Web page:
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One of the UPDATE queries I am trying to run is not quite working the way I want it to. I know this query is the culprit, but can't quite figure out how to fix it! Here's the story:
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I have 3 tables: let's call them tblUsers, tblDueVisits and tblWindows
tblUsers: UserID (PK, int), FirstName (char), LastName (char), BirthDate (smalldatetime), etc.
tblDueVisits: UserID (int), DueDate (smalldatetime), WindowName(char). UserID + DueDate together make up the key for this table.
tblWindows: WindowID (int), WindowName (varchar)
tblWindows stores a pre-defined maximum number of records (say 10). This table will, at least, theoretically never change.
Now this is what I have to do:
• Check how many records a particular User ID (say ID # 1) has in tblDueVisits. For the sake of this example assume there are 5 records.
• Next, SELECT the TOP 5 WindowName from tblWindows.
• UPDATE tblDueVisits to store the WindowName in tblDueVisits WHERE UserID = 1.
(The front-end user selects an ID# from a web page’s drop down box)
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I have written the T-SQL loop statements to do this, but somehow the UPDATE doesn’t work. Specifically, what happens is that the same WindowName gets written 5 times rather than writing the 5 different WindowNames once each!!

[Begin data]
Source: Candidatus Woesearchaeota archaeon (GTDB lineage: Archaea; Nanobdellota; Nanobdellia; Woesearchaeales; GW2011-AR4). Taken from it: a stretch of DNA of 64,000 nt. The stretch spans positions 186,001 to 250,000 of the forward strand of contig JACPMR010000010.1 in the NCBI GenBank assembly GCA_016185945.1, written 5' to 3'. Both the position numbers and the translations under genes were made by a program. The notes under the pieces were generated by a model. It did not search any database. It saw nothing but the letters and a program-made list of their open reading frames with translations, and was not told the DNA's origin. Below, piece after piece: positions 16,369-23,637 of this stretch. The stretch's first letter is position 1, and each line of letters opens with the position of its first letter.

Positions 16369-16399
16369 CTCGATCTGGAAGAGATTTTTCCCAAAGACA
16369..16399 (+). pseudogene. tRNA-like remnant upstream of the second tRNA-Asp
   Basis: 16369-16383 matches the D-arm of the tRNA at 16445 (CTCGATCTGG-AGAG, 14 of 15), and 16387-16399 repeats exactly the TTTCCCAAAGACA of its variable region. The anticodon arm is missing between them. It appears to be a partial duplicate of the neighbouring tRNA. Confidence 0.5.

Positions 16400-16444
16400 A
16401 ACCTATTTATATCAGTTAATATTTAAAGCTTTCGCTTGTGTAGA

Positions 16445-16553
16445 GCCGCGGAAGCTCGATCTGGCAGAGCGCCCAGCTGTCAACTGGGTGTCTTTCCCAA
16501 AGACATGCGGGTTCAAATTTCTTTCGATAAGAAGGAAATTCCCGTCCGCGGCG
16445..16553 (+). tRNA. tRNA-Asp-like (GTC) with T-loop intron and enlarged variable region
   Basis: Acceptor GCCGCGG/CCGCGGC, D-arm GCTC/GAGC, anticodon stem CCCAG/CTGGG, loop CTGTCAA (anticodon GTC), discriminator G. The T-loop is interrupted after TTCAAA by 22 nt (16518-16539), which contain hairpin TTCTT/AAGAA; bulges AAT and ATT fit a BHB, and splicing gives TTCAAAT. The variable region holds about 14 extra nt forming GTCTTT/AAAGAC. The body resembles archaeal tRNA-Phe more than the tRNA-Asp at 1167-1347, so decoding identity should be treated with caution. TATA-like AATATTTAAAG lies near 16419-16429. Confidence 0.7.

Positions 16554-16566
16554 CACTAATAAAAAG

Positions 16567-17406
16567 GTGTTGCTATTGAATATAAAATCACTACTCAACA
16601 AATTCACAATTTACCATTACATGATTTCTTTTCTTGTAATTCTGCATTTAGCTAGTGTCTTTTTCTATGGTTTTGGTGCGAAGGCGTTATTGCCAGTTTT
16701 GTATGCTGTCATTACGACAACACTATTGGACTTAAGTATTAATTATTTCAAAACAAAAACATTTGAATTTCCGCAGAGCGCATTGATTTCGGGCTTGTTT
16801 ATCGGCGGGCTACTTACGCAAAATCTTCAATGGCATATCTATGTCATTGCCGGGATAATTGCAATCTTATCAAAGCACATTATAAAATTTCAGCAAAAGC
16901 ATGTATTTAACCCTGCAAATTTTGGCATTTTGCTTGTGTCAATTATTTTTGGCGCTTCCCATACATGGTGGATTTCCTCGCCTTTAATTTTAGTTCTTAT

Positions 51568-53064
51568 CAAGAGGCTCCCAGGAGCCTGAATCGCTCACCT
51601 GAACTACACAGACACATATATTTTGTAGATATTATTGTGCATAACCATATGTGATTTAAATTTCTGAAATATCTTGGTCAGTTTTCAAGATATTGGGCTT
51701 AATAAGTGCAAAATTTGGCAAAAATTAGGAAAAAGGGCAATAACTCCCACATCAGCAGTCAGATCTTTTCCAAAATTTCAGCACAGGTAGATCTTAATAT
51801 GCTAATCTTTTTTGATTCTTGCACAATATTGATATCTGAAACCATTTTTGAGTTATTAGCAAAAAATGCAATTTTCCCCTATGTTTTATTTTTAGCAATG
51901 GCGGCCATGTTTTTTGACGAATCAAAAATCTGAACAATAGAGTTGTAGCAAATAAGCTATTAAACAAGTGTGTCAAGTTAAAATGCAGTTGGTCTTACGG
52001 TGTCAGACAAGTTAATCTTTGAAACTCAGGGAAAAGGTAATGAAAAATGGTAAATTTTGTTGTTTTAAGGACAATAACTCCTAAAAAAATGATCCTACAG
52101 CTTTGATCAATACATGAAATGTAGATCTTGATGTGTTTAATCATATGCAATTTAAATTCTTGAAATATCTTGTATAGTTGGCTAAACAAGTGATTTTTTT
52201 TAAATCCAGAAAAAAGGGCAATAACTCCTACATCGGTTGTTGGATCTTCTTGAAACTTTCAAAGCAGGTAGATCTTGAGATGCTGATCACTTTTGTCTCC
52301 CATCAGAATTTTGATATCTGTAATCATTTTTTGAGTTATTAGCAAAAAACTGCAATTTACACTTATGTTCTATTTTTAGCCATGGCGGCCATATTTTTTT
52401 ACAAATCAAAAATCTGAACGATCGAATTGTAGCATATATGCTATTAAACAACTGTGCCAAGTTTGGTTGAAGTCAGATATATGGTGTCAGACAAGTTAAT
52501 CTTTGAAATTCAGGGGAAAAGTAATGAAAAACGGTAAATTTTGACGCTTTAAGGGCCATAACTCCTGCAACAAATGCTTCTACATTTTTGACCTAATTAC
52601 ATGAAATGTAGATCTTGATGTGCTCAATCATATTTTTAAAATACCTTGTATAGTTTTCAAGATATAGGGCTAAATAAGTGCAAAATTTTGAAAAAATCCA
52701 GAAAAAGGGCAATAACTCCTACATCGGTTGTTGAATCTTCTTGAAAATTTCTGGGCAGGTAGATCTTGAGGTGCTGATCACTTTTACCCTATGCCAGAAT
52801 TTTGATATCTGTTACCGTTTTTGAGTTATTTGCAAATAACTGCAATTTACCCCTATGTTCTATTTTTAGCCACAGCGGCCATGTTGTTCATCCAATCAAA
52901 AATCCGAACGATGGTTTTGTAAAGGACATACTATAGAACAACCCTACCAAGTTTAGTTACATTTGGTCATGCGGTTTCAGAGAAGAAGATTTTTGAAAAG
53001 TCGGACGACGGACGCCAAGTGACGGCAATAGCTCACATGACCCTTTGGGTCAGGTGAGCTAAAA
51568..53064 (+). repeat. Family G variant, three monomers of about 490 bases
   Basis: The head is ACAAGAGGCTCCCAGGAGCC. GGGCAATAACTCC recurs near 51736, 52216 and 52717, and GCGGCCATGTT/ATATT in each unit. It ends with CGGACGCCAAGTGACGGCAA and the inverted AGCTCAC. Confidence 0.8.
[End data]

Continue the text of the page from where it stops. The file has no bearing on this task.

Let me know if I wasn't totally clear about something, or if you need me to post the code for this.

Thanks!

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Last Post by kplcjl
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So if you have written that code why didn't you posted so somebody can have look at it and tell you what can be wrong?
So far it does look like you posted your assignment and expect somebody else do it for you...

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1. It is poor design to have a character field value added to a table that is contained in another table instead of referencing the table (IE WindowID)
2. It is poor design to use (char) for fields that don't have a fixed number of characters
3. It is poor design to not use an order by statement when you aren't using selection criteria and only taking a piece of the information.
That said:

--initial test tables
SET NOCOUNT ON
DECLARE @tblUsers table (UserID int primary key, FirstName varchar(20), LastName varchar(20), BirthDate smalldatetime)
DECLARE @tblDueVisits table (UserID int, DueDate smalldatetime, WindowName varchar(20) null)
DECLARE @tblWindows table (WindowID int identity, WindowName varchar(20) null)
--initialize tables
declare @dtnow smalldatetime, @id int,@txt varchar(3),@rw int 
select @dtnow='20091105',@id=1